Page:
It is difficult now to precisely predict the end of the Covid-19 outbreak’s peak period in Qatar because of many factors, including the behaviour of people, a senior official and healthcare expert said.
“Based on the latest figures and data, it is clear that Qatar is at its peak, and that this situation will remain for a period of days to a week or more, and then the numbers will decline,” observed Dr Abdullatif al-Khal.
The chair of the National Strategic Group on Covid-19 and head of the Infectious Diseases Division at Hamad Medical Corporation, was addressing a press conference held by the Ministry of Public Health (MoPH) on Wednesday night.
He attributed the recent increase in the Covid-19 infection among citizens and residents other than expatriate workers due to the lack of commitment of many members of the society to preventive measures such as not indulging in social visits and group dinners and not leaving the house except for necessity, along with not wearing a surgical mask and washing hands as recommended by the MoPH.
Dr al-Khal pointed out that Tuesday was considered the 79 day of the emergence and spread of the epidemic in Qatar, noting that the curve of infections and virus activity generally appears to be on the rise.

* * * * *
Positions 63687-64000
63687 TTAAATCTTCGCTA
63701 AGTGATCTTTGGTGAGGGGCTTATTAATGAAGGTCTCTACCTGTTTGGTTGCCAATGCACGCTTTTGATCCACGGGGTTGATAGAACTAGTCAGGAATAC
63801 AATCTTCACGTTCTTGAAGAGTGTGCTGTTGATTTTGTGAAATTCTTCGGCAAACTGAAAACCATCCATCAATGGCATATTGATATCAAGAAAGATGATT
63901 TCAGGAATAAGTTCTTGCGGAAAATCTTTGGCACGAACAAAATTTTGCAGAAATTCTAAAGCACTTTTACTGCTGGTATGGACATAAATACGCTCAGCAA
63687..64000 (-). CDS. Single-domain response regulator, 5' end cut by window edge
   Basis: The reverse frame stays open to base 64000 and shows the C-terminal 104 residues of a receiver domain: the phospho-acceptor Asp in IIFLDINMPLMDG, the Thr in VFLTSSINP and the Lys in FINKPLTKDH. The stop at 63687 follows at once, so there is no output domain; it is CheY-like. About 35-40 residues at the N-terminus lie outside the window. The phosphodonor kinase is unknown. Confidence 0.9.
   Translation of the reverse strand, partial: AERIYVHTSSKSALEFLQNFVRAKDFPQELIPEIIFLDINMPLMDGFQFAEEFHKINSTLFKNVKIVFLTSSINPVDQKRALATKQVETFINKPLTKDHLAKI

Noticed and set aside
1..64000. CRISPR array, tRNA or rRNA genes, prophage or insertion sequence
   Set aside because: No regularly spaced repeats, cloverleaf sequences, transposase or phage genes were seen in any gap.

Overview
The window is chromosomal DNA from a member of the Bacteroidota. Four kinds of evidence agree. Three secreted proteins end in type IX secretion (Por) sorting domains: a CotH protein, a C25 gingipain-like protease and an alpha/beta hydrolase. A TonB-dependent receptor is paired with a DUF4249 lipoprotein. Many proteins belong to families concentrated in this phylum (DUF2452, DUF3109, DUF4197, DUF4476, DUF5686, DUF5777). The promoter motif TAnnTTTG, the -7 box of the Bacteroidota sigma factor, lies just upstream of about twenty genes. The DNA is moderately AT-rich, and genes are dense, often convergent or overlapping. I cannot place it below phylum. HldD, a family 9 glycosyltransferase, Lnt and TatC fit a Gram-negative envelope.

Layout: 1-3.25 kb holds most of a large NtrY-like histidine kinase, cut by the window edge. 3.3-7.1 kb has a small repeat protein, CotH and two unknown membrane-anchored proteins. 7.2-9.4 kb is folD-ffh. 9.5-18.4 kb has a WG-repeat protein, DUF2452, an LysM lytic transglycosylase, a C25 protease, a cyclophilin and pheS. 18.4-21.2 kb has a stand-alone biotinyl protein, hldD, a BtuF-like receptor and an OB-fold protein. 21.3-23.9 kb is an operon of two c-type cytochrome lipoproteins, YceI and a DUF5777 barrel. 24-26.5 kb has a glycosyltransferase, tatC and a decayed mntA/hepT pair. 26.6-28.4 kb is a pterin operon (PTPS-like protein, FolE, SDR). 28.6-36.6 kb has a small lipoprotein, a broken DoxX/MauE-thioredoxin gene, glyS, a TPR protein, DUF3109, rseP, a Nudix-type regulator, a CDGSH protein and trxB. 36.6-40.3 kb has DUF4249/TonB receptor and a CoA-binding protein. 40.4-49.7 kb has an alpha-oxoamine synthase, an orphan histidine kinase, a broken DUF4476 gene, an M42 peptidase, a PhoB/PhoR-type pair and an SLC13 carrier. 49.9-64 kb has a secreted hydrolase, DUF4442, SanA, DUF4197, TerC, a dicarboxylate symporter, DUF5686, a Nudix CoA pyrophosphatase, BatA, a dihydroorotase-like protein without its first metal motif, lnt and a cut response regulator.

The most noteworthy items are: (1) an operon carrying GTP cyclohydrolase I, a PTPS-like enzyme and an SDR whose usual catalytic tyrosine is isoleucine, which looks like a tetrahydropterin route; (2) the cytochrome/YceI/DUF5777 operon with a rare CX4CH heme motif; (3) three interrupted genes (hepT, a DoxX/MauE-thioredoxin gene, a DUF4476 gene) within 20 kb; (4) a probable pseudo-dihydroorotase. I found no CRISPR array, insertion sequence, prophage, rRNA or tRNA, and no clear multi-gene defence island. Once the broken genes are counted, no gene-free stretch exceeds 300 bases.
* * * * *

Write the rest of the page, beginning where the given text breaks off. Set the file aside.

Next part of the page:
He also clarified that the average prevalence in recent times has been on the rise until it reached a kind of stability during the last three days (until Tuesday). The number of infections during the past week was only 10,449 cases with the lowest rate on May 15 when 1,153 cases were recorded and the highest on May 14 with 1,731 cases.
“If the numbers started to decline, then it is possible to talk about a gradual return to normal activities,” he said while giving an update on the Covid-19 situation in Qatar.
He reviewed statistics on the Covid-19 cases diagnosed last week, noting that most were in the age group between 25-34 years, constituting 35% of the patients, followed by the age group 35-44 years (27% of cases), and the 15-24 age group.
Dr al-Khal noted that the total number of those who entered intensive care since the beginning of the pandemic in Qatar reached 555, of whom 383 cases were discharged, with the rest currently undergoing intensive care.
It has been seen that those above 45 years are most vulnerable to severe infections and complications from the virus and require intensive care. On average, the number of cases that needed to enter intensive care during the past week was 20 cases per day, up from 14 per day during the week before.
It is striking that there are relatively large numbers of young people from the ages between 25-34 years and 35-44 years requiring intensive care.
“This means that the virus can also cause complications for the youth group, especially those with chronic diseases,” Dr al-Khal observed.
Out of all the cases in intensive care, females account for only 16%. About 43% of those in intensive care, or 74 cases, need artificial ventilation.
Referring to the increasing number of recoveries from Covid-19 in Qatar, Dr al-Khal was also full of praise for health workers in all departments and hospitals, led by HE the Minister of Public Health Dr Hanan Mohamed al-Kuwari.
"It as a very good sign and provides a clear picture of the efficiency of the health system in Qatar," he added.
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